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The success rate of Assisted Reproductive Technology (ART) hovers around 30%. Even in successful cases, the incidence of multiple births, due to multiple embryo transfer, and their associated morbidity, is dangerously high. Now a new paper reveals how laser technology is being used to make ART safer and more efficient.

Lien Davidson is a DPhil student at the Nuffield Department of Obstetrics & Gynaecology exploring the use of infra-red lasers as an investigative tool for developmental biology and early stage embryos Nuffield Department of Obstetrics & Gynaecology
Lien Davidson is a DPhil student at the Nuffield Department of Obstetrics & Gynaecology exploring the use of infra-red lasers as an investigative tool for developmental biology and early stage embryos

How laser techniques are helping to overcome infertility 

An estimated one in seven couples experience difficulty conceiving.  Assisted reproductive technology (ART) has been rapidly expanding since the birth of Louise Brown, the first test tube baby, in 1978. Although an increasingly complex array of laboratory skills and procedures have been developed for infertility treatments, the success rate of ART hovers around 30%. Even in successful cases, the incidence of multiple births, due to multiple embryo transfer, and their associated morbidity, is dangerously high.

In an attempt to make ART safer and more efficient, international medical practice is trending towards single embryo transfers and the use of innovative, sophisticated technologies to identify promising gametes and embryos with the highest potential to generate a pregnancy. Laser technology is increasingly being used to accomplish these aims and improve the efficiency of ART. The use of laser technology reduces procedure times and increases consistency and reproducibility of traditional ART techniques such as embryo biopsy and assisted embryo hatching.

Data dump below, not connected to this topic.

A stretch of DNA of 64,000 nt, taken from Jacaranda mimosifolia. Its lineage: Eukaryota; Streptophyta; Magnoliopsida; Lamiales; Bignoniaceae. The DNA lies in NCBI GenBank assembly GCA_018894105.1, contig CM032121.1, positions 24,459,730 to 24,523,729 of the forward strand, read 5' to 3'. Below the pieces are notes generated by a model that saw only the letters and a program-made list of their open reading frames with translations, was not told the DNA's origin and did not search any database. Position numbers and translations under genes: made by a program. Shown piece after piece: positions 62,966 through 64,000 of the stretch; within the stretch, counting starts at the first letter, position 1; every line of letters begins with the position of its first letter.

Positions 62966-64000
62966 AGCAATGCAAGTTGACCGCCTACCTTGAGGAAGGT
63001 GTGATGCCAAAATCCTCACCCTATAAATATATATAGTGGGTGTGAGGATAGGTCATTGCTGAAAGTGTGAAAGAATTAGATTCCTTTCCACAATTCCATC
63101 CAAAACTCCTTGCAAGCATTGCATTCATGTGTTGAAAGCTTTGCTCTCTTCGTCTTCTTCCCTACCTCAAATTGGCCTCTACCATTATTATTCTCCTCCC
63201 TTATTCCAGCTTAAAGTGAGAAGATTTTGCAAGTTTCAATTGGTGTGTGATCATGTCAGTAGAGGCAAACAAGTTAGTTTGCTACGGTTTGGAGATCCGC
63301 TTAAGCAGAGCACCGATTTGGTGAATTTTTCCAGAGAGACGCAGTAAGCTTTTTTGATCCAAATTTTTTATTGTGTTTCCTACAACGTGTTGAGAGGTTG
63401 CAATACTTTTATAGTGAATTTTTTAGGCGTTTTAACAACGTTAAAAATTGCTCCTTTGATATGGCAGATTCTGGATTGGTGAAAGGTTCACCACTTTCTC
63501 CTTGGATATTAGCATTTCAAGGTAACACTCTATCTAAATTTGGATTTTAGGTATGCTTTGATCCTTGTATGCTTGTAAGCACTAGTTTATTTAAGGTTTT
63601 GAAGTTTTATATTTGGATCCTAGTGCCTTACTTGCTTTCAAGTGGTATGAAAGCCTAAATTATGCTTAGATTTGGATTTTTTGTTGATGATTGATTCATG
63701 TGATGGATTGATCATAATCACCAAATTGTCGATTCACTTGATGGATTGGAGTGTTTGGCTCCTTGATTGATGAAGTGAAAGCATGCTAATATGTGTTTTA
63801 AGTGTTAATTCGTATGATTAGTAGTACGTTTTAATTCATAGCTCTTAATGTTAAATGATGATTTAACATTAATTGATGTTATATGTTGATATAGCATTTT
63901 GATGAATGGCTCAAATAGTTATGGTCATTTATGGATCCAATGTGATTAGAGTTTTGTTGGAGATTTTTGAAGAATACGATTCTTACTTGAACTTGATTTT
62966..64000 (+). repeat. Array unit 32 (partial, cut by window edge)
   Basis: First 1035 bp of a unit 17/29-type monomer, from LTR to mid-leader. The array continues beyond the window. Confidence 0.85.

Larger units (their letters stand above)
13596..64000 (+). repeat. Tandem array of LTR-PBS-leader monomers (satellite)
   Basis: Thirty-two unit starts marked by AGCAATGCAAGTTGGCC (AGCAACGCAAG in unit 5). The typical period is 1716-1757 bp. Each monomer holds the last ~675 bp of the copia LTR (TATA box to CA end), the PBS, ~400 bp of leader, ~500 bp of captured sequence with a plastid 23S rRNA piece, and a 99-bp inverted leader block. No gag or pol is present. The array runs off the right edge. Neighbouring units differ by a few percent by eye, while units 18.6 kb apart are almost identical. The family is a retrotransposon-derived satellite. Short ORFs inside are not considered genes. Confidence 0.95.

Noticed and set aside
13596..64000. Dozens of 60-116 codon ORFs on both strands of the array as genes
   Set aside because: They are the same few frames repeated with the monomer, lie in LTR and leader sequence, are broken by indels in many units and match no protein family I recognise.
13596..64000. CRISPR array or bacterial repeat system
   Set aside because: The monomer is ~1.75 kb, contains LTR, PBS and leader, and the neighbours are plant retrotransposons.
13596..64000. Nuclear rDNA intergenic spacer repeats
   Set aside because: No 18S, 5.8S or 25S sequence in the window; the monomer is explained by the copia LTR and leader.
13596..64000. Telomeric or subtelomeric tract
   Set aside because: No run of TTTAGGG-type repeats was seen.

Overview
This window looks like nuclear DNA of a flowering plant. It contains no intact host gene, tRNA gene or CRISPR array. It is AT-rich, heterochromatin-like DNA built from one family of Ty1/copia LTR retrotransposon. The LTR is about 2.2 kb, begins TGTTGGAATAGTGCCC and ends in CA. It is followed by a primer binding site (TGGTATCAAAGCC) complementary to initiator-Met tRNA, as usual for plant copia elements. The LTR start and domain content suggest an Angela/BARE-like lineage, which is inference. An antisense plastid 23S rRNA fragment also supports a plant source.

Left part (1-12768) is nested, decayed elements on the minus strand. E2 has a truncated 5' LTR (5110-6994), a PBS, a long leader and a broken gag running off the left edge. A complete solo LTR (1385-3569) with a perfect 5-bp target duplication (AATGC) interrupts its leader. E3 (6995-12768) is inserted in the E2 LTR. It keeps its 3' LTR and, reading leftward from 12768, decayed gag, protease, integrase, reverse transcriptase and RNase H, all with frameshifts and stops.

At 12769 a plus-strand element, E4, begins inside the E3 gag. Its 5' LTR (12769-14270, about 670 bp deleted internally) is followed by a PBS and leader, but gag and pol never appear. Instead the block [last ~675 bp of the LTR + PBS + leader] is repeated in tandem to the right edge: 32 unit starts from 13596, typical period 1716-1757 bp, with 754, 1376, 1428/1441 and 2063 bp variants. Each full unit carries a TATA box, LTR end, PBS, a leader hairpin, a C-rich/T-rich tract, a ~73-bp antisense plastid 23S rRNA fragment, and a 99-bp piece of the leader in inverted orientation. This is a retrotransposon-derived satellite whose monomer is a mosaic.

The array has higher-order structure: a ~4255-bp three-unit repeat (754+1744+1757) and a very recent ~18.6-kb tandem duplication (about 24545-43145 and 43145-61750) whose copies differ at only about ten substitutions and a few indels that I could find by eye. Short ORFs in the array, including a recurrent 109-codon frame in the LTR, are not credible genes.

Download full paper here 

Beam me up, baby: exploring the use of lasers in assisted reproductive technologies (Lien M. Davidson, Celine Jones, Tracey Griffiths and Kevin Coward)

ABOUT THE AUTHORS 

Lien Davidson from the Nuffield Department of Obstetrics & Gynaecology is a recent graduate of the MSc in Clinical Embryology and is now a DPhil student in Dr Kevin Coward’s research group, which explores the use of infra-red lasers as an investigative tool for developmental biology and early stage embryos. Celine Jones, Laboratory Manager for the Coward group and for the MSc in Clinical Embryology, has a broad range of research interests including the cellular, biochemical, and molecular mechanisms of oocyte activation. Tracey Griffiths is a Senior Clinical Embryologist with the Oxford Fertility Unit, with special responsibility for training and the Unit’s embryo biopsy service.

Dr Kevin Coward is Director of the Oxford MSc in Clinical Embryology and Principal Investigator in the Nuffield Department of Obstetrics and Gynaecology (University of Oxford). Dr Coward’s research interests include oocyte activation deficiency, male factor infertility, the potential detrimental effects of ART technologies upon gametes, and the development of novel nanoparticle-mediated delivery systems for gametes and embryos. The latest addition to his research portfolio involves the use of lasers in ART and incorporates collaboration with Research Instruments Ltd (Falmouth, Cornwall).